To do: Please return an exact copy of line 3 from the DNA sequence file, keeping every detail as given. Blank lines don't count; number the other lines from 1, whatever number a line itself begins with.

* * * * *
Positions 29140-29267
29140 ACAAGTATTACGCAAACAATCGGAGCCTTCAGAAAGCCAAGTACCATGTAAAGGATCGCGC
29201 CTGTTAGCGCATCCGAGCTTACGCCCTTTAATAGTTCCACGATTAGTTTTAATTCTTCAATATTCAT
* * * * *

29201 CTGTTAGCGCATCCGAGCTTACGCCCTTTAATAGTTCCACGATTAGTTTTAATTCTTCAATATTCAT